WASHINGTON — “It’s good news for people who have been waiting for good news for 16 months.” That was the assessment Friday from Rep. Brian Higgins, who represents Buffalo, N.Y. in the U.S. Congress, after Prime Minister Justin Trudeau indicated fully vaccinated American travellers may be able to cross the border into Canada starting in mid-August.
The White House and U.S. border officials remained silent Friday on whether a similar announcement regarding Canadians crossing U.S. land borders was imminent, but Higgins and others watching closely expected the two countries would be announcing changes in tandem next week after the long pandemic wait.
“It’s the beginning of the end, I think, of border restrictions,” Higgins said. “That said, you know, it remains to be seen, specifically how this is carried out.”
As the Star reported Thursday night, Trudeau made the comments in a call with provincial premiers, saying that if vaccination and public health metrics continue on current trajectories, fully vaccinated American citizens may be allowed to enter Canada beginning in the middle of August, and fully vaccinated travellers from elsewhere in the world may be allowed to visit beginning in September. A fuller announcement of Trudeau’s plans is expected next week, perhaps as soon as Monday.
Many in the U.S. were excited to hear the news, after months of calling on Trudeau and U.S. President Joe Biden to gradually reopen the border. Higgins, who is the chair of the congressional border caucus, has been involved in a series of increasingly pleading bipartisan statements demanding progress on a file that long seemed frozen. In recent months, Senate Majority Leader Chuck Schumer, one of the most powerful politicians in Washington, joined those calls. This week, legislators at the Midwest legislative conference formally called for the border to be reopened to fully vaccinated travellers.
Despite all the pressure from U.S. politicians, Biden’s administration hasn’t yet confirmed that the border opening will be reciprocal. The White House, the Department of Homeland Security and the Department of Customs and Border Protection all failed to respond to questions from the Star on Friday about its plans, and its response to Trudeau’s comments.
While the topic of the Canadian border was not specifically addressed at Friday’s White House media briefing, press secretary Jen Psaki did speak more generally about cross-border travel. “All decisions about reopening international travel will be guided by our public health and medical experts,” she said, noting ongoing discussions with working groups. “We must be vigilant, particularly about the spread of variants. We’ll reopen when health and medical experts expect it is safe to do.”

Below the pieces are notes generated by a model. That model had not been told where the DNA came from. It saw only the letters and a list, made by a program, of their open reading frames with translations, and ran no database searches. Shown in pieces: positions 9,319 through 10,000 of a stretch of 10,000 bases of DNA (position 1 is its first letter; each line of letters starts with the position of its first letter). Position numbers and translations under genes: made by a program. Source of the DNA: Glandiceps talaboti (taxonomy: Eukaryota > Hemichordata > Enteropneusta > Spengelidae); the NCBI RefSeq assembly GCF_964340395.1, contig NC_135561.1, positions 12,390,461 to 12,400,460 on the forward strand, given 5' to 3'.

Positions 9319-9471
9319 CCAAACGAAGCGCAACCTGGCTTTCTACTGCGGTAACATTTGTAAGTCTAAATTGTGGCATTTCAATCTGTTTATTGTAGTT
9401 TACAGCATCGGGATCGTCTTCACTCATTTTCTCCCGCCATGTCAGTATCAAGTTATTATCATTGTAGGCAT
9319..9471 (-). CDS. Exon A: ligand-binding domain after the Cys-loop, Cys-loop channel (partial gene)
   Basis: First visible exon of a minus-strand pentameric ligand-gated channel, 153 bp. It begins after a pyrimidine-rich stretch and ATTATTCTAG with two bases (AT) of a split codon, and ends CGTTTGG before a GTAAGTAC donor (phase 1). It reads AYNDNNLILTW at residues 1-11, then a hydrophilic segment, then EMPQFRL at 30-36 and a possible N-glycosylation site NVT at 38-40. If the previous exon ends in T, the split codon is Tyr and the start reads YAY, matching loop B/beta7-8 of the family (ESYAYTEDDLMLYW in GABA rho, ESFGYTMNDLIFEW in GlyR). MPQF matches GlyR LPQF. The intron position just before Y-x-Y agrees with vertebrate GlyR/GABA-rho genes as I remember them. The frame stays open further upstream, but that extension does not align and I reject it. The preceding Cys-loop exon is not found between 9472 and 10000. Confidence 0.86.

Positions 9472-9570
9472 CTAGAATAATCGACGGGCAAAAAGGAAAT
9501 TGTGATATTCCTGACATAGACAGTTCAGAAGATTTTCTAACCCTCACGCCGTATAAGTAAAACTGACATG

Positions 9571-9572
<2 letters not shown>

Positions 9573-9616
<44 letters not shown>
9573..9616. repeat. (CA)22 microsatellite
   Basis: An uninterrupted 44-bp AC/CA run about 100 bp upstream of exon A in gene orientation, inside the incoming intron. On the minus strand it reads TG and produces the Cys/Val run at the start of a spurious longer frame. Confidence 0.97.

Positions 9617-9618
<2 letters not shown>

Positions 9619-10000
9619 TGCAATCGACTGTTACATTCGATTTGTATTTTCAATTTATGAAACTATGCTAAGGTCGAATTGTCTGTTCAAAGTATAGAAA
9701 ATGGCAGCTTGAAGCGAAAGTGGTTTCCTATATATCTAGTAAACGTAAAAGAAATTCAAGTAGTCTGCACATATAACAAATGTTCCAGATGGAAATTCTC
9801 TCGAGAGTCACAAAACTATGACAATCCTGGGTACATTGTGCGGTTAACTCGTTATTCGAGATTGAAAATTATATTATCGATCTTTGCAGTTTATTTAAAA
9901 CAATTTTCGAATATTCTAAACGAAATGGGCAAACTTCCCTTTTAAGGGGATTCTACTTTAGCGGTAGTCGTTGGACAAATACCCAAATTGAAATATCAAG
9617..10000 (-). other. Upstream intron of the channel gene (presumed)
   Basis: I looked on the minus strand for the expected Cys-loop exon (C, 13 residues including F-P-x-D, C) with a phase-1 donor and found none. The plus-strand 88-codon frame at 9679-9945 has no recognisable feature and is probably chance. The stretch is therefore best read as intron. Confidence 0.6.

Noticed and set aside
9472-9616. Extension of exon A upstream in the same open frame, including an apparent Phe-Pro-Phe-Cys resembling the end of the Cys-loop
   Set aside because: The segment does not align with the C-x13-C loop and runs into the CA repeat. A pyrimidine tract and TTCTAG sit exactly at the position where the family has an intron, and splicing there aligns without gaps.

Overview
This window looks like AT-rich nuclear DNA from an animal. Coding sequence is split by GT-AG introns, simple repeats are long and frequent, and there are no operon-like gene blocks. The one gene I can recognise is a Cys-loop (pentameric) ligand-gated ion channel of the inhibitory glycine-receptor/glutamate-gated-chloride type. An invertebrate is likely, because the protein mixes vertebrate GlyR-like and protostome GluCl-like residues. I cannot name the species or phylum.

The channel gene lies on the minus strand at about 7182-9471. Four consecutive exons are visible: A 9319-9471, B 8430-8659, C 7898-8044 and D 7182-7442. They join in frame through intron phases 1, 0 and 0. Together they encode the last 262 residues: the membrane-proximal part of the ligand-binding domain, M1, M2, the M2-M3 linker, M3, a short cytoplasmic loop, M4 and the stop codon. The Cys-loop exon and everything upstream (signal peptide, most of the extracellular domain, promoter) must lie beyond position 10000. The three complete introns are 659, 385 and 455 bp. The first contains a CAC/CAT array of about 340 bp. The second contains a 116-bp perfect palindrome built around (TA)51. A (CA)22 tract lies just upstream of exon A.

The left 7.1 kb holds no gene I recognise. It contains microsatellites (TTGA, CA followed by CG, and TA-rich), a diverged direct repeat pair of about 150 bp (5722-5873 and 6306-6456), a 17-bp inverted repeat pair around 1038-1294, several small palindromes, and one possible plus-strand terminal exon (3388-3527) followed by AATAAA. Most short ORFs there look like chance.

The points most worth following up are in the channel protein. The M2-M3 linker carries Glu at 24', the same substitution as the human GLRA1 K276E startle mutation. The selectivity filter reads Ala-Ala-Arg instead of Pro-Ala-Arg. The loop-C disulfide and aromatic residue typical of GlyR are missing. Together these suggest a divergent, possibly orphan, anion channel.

During a briefing earlier in the day, White House COVID-19 co-ordinator Jeff Zients said almost exactly the same thing, further noting that advice to the president would be based on “many metrics, including case rates, vaccination rates and the prevalence of any variants, including the Delta variant.”
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Despite no quick confirmation from U.S. officials, Maryscott Greenwood of the Canadian American Business Council in Washington — a longtime expert on cross-border relations — said she expected the governments are working together and will reopen borders on the same schedule. “The U.S. and Canada have strived to make these announcements together. And it appears that that’s where we’re going with this,” Greenwood said. “And that’s appropriate. It is much better to manage our common border together.”
The Canada-U.S. border has been closed to all but citizens and residents of each respective country, except those considered “essential” for trade or family humanitarian reasons, since March 21, 2020. A bizarre and mostly unexplained exception has allowed Canadians to enter the U.S. by air but not by land or sea from the beginning. Canada, which has no such exemption for air travellers, had imposed harsh quarantine rules on those entering from outside the country, but lifted those on fully vaccinated Canadian citizens earlier this month.
Greenwood and Higgins, among others, agree that there remain a lot of questions to be answered as details of policy changes emerge next week. How, for instance, will vaccination status be verified, given the resistance among many to the concept of vaccine passports? Florida recently passed a law making it illegal to demand proof of vaccination, and Premier Doug Ford said Wednesday he won’t impose any proof-of-vaccination system for Ontario.
Another key issue will be how to manage the pent-up demand of travellers at airports and 120 land border crossings to prevent epic wait times and chaotic crowd scenes.
“I’m hopeful that we’ll get further clarity on what the prime minister’s opening plan will look like,” Higgins said.
The U.S. lawmaker is also hopeful that, in addition to providing relief to businesses and the fully vaccinated, the plan will serve as inspiration for the unvaccinated.
“It will have, obviously, the impact that it’s intend to for those who have been separated for 16 months, those who have not been able to visit and enjoy their cottages,” Higgins said.
“But also, just underscoring the importance of getting vaccinated — encouraging people who aren’t vaccinated to get vaccinated, recognizing that they can’t move across the borders unless they are.”
Edward Keenan is the Star’s Washington Bureau chief. He covers U.S. politics and current affairs. Reach him via email: firstname.lastname@example.org
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